Lending unit says class-action case based on bad data
The lending arm of Ford Motor Corp. routinely charges higher fees to blacks, Hispanics and other minorities across the country for reasons that have nothing to do with creditworthiness, attorneys argued in a Nashville courtroom yesterday.
A federal class-action trial about whether Ford affiliate Primus Automotive Financial Services Inc. discriminates against its minority customers promises to examine the behind-the-scenes practices that drive car-loan rates.
The bench trial before U.S. District Judge Aleta Trauger started yesterday and will focus on the Franklin-based auto-lending giant that is marketed as Ford Credit, Mazda American Credit, Land Rover Credit and Jaguar Credit.
The plaintiffs claim that Primus is charging higher fees, or markups, to minorities nationwide, irrespective of any business costs or credit risks the customers may pose. Primus counters that it does not discriminate and that the plaintiffs base their case on analysis that draws misleading conclusions from too few sets of data.
Rather, Primus says, its decisions are driven by race-blind credit ratings, and they are confident they will prevail in the public airing of a legal case that began in 2002.
Primus is going to trial after similar markup lawsuits alleging racial discrimination against Nissan Motors Acceptance Corp. and General Motors Acceptance Corp. were settled. American Honda Finance Corp. has reached a tentative settlement that is awaiting court approval.
In opening arguments yesterday, the details of plaintiff Larry Mitchell's purchase of a 2001 Mazda Protege were rendered on a giant screen in Trauger's courtroom.
Plaintiffs' attorney Clint Watkins explained the two components that lenders use to figure the customer's annual percentage rate, APR, on the car loan. Part of it is the buy rate, which factors in elements such as the customer's credit score. The other part of the APR is the markup.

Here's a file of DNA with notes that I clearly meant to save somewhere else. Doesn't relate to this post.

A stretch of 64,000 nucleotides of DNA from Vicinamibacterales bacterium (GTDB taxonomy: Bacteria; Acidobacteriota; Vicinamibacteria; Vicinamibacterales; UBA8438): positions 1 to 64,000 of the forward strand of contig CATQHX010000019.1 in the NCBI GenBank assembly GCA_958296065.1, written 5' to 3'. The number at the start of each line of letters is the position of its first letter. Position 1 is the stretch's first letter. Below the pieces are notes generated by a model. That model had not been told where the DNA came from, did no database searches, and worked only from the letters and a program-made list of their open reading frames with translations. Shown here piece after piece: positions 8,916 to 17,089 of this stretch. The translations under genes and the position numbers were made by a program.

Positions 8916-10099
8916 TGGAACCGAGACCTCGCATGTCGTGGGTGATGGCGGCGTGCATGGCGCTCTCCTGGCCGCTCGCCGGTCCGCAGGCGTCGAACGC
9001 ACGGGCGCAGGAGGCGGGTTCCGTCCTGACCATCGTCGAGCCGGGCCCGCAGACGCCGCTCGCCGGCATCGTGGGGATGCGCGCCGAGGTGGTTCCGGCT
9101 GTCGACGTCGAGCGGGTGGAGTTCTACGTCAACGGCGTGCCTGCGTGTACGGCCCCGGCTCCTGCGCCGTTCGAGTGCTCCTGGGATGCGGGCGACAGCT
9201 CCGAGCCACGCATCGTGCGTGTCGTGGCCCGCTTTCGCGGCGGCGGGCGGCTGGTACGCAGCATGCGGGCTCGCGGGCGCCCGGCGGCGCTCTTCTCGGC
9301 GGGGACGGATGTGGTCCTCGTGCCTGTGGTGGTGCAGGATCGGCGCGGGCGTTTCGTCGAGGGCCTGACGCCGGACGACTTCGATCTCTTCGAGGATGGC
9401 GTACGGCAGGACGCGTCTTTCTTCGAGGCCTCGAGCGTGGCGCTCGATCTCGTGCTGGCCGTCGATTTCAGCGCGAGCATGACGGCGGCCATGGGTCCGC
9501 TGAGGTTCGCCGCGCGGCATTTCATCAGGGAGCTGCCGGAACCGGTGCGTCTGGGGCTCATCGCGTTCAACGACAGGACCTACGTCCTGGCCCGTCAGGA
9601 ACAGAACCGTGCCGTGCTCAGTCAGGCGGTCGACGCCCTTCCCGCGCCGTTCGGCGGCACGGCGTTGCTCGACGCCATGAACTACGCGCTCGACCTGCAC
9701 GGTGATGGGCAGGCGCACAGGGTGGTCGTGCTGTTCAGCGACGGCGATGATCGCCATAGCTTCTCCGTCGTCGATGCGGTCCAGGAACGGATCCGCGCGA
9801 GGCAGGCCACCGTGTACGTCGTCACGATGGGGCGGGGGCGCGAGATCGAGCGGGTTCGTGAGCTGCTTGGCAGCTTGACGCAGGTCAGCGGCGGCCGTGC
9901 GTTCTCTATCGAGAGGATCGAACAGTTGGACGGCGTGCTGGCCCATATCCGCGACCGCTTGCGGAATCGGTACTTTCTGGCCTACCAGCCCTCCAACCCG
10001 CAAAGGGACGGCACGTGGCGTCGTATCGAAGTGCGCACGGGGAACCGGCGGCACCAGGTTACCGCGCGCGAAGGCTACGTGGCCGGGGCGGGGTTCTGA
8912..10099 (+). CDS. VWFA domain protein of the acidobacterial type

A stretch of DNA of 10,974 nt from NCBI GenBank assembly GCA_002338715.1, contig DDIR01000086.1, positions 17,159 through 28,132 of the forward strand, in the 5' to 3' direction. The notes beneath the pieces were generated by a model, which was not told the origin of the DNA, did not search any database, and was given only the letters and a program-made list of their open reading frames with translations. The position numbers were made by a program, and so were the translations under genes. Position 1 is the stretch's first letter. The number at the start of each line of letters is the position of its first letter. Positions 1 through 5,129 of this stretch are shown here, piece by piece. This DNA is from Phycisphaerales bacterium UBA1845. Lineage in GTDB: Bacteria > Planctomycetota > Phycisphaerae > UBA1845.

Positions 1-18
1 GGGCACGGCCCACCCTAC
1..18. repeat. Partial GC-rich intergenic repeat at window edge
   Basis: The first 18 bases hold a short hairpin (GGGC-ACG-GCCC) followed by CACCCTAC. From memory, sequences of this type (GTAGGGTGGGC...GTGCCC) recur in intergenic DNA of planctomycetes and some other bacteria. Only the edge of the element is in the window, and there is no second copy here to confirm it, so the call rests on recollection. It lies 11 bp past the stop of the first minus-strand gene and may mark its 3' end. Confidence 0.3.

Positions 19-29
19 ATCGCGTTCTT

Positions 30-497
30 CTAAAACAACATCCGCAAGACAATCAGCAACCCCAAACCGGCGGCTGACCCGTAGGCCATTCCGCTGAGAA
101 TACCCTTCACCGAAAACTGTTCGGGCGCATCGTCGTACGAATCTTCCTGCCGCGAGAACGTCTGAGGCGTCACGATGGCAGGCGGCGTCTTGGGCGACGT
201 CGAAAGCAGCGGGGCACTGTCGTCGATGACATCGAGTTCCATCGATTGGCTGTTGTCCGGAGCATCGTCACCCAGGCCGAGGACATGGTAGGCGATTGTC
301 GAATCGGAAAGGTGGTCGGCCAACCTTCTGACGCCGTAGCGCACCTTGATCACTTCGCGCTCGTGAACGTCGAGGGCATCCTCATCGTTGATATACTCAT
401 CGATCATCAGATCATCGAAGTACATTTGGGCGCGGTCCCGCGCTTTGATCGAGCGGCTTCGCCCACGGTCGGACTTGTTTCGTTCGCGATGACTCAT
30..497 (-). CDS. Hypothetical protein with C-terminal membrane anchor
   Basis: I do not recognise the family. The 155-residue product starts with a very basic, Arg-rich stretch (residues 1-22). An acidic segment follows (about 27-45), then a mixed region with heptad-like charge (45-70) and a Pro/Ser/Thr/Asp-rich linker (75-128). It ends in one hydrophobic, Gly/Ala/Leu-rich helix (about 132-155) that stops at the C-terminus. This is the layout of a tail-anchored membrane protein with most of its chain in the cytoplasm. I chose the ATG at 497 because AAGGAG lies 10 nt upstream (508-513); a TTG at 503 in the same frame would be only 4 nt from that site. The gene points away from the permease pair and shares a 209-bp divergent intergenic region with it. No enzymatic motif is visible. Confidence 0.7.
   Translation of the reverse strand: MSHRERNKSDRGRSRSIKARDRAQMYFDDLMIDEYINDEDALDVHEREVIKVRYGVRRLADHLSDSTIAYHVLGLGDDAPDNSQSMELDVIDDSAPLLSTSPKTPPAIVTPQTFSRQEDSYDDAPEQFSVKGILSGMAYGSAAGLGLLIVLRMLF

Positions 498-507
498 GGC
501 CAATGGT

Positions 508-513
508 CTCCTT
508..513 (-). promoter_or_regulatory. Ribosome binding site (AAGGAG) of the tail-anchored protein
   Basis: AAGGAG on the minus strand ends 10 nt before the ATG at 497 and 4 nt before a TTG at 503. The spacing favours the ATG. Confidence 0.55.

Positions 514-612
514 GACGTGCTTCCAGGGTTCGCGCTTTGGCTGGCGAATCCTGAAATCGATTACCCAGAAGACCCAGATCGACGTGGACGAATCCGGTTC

For Mitchell's Mazda, the buy rate would have produced a $514 monthly payment but, with the markup added into the loan, it came to $567, producing a $3,200 difference in finance charges over the cost of the loan.
People of all races can be subject to markups, Watkins told the court, ''but the problem here is that it falls more heavily on African-Americans.''
Watkins argued that markups can be a lucrative source of profit when split between dealers and lenders.
The plaintiffs' experts contend that Primus essentially engages in price gouging — and does so because it can get away with it. The markups represent subjective pricing, the plaintiffs allege. While markups are not illegal, they hit minorities harder, making them discriminatory, the plaintiffs charge.
They argue that the dealers and Primus do not disclose, as some lenders do, the factors that go into setting the customer's APR.
''Lack of transparency creates lack of information,'' Yale University economist Ian Ayers testified. The plaintiffs' expert said that the lack of information diminishes competition, because consumers cannot see and compare everything that goes into pricing an auto loan.
Primus attorney Thomas M. Byrne told the judge that the 2001-04 data the plaintiffs are using to state their case is incomplete.
He argues that the data don't reflect crucial details such as trade-in prices, initial offers, negotiating skills and extended warranty costs.
Furthermore, the coding in the data indicates the borrowers' race in only 15 states.
He plans to put on proof that shows the likelihood an African-American will get a higher rate than a white customer is ''basically a coin flip.''
If there is a disparity in lending, he added, it takes place at the dealer level, not with Primus.
The case promises to be largely a duel between opposing economists and statisticians. The plaintiffs are seeking attorneys' fees and an injunction from Trauger to force Primus to change its lending practices.